Speakers will include Metropolitan Police Commissioner Sir John Stevens, Home Office Minister Paul Boateng, Professor Ruth Busch, Associate Professor of Law, University of Waikato, New Zealand; and Corinna Seith, Senior Lecturer at Universitat Bern, Switzerland. Media are invited to attend both days of the conference, 9am for 9:30am at the Queen Elizabeth 11 Conference Centre, Broad Sanctuary, Westminster SW1 3EE on 29th 30 th October.

For security purposes please confirm your attendance at the conference by noon on Thursday 26 th October by contacting Becky Rawlings/Nikki Redmond on 020 7230 4355/3001.

4.      Victim Support:

Helpline: 0845 30 30 900
*          Victim Support receives the bulk of its referrals from the police. Not all Victim Support Schemes in the UK said they take on the responsibility of supporting victims of domestic violence. The study highlighted the following:
                                            VSS England: The 185 Schemes (54% of all VSS in England) reported that one in fifteen of their referrals on the 28 th of September were for domestic violence. Of these, 90% were women; 10 % men. VSS also helpfully recorded how many people they are currently supported due to an incident of domestic violence. Nearly 2200 women and men were noted by Schemes as currently receiving‑ on‑going support and advise because of the problems associated with ‑domestic violence. This represents over 2200 people in England. Of these 96% are women; 4% are men.
VSS Wales: The 12 VS Schemes (one third of all VSS in Wales) reported that one in twenty of their referrals on the 28
th of September were for domestic violence. All were women. Those people currently being supported and advised due to domestic violence numbered 71 people (representing a possible 200 people in Wales). Of these, 96% are women; 4% are men.

5.- Women's Aid: Refuge for those fleeing violence:

Helpline Women's Aid Federation of England: 01179 44 44 11
           Not all those who experience violence flee home. Those that do, however, tell harrowing stories of escalating and life threatening violence.

           Women's Aid and Refuge serve as life‑saving housing for many women and children under threat of repeated and escalating violence. In many ways, Woman's Aid could be considered a key partner in the prevention of repeat victimisation. Indeed, when a woman and her children seek respite in a refuge, there is a greatly reduced use of the police for immediate crisis intervention.

           Women's Aid Federation of England: 237 groups manage 400 refuges. 168 returned information to us. In these refuges, 1494 women and 1912 children were living. In February 2000, WA conducted a census of their refuge accommodation. The above figure represents over 2/3 of all groups in England. The February 2000 census found 2045 women living in refuge in England. Our results from the Day Count are compatible with the February census. We estimated that approximately 2104 women might have been housed in all WA refuges on September 28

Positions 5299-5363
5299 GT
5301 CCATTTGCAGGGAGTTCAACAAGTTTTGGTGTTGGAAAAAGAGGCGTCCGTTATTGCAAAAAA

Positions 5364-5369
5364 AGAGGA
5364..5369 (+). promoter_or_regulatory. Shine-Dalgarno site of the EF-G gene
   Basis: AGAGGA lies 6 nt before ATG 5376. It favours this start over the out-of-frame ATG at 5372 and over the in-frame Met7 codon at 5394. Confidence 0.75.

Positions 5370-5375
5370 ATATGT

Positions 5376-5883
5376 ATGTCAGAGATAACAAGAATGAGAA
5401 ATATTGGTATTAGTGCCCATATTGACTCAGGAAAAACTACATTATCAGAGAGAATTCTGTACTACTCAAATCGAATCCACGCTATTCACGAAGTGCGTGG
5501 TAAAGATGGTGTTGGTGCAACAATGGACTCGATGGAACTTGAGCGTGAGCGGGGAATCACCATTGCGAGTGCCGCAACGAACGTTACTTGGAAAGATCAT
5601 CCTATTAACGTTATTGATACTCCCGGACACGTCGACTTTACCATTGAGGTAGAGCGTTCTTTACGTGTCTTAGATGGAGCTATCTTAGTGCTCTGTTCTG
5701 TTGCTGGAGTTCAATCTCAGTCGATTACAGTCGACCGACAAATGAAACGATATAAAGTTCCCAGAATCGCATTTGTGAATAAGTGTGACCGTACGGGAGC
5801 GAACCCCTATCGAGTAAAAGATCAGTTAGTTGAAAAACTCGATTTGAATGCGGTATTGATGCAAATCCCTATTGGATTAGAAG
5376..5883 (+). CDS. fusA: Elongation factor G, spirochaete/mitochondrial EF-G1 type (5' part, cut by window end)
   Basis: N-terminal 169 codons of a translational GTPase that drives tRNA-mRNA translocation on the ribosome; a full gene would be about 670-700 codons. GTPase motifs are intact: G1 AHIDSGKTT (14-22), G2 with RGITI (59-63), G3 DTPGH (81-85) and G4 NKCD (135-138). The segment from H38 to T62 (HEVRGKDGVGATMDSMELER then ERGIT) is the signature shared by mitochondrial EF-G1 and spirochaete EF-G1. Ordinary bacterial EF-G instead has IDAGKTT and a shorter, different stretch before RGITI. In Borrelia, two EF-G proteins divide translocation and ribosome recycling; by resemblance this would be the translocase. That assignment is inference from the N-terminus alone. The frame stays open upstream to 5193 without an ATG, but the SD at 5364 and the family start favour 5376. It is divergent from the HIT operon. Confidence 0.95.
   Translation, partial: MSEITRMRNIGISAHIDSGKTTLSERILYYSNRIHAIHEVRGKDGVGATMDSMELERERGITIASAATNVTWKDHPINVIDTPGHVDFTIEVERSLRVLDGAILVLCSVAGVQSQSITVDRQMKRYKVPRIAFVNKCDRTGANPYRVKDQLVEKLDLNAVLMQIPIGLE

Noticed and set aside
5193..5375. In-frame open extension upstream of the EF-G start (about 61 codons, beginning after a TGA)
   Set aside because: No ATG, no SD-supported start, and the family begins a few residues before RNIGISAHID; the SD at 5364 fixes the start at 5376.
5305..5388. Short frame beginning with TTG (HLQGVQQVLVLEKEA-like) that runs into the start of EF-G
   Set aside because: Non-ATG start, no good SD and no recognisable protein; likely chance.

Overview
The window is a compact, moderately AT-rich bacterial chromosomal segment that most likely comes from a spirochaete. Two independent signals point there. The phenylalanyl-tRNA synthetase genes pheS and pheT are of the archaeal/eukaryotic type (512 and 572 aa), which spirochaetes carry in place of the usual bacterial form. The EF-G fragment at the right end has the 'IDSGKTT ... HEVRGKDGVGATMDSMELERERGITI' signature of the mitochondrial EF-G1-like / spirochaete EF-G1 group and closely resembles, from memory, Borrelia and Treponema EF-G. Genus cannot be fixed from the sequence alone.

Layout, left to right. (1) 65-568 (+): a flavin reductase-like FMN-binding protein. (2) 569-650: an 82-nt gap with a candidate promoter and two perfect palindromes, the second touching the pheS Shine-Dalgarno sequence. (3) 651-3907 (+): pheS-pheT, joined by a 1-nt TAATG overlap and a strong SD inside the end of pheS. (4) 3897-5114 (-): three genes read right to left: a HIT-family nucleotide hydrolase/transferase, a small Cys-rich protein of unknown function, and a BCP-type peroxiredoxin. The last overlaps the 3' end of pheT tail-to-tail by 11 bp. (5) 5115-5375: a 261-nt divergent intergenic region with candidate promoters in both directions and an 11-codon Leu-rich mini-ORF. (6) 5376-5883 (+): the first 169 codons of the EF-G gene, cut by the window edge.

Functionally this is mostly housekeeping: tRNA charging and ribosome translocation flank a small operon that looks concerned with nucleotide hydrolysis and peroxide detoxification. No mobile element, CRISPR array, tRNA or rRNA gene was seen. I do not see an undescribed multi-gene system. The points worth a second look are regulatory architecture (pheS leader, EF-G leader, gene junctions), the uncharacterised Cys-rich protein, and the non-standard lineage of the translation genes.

th 2000. We also asked what other contact women
made to WA. The above reporting refuge groups had contact with an additional 746 women who rang these local groups for information and support. 127 women contacted Women's Aid National Helpline and additional 941 calls could not get through. The responding refuge groups reported that over 200 women asked for safe refuge and could not be accommodated in already full refuges.

Refuge (in London) housed 110 women and 102 children on the 28 th September. They report receiving 200 calls on their National Helpline. They further report that they could not accommodate 36 women who asked them for safe shelter on this day.

Welsh Women's Aid returned a total count for all 42 refuges. 172 th women and 240 children were housed in refuges in Wales on the 28 September. WWA received 138 calls from women for advice, support and refuge. WWA was unable to offer accommodation to 46 women who desperately needed safe housing.

Women's Aid Northern Ireland compiled a full account of their refuge population for the 28 th September. In their 11 refuges, 81 women and 102 children were living in safe respite from violence. The NIWA staff received 52 calls for help and assistance and requests for support from their on‑call staff.
Women's Aid Scotland has 39 affiliated groups with 37 refuges. There are a further 6 unaffiliated refuges. We received information from 27 groups. Within these groups' refuges, 177 women and 170 children were housed on 28 th September. These refuge staff received calls from 189 women. The groups reported they could not accommodate 16 women who desperately needed to flee from the violence they were experiencing.

6.         Relate:

Helpline: 01788 573241

Relate is a national registered charity with over 60 years' experience in helping people with their couple relationships. We have little if no information about the impact of domestic violence on this important service in the UK. Relate agreed to participate in the count. We received information from 75 of 96 Centres in England, and a count for Northern Ireland. The results give us much food for thought. Research suggests that violence escalates during the separation process. We found the following:

Nearly one in five counseling sessions held in English Relate Centres on 28"' September (over 900) mentioned domestic violence during the counseling session as an issue in the marriage;

Over one in five counseling session held in Northern Ireland on 28
September (45) mentioned domestic violence during the counseling session as an issue in the marriage.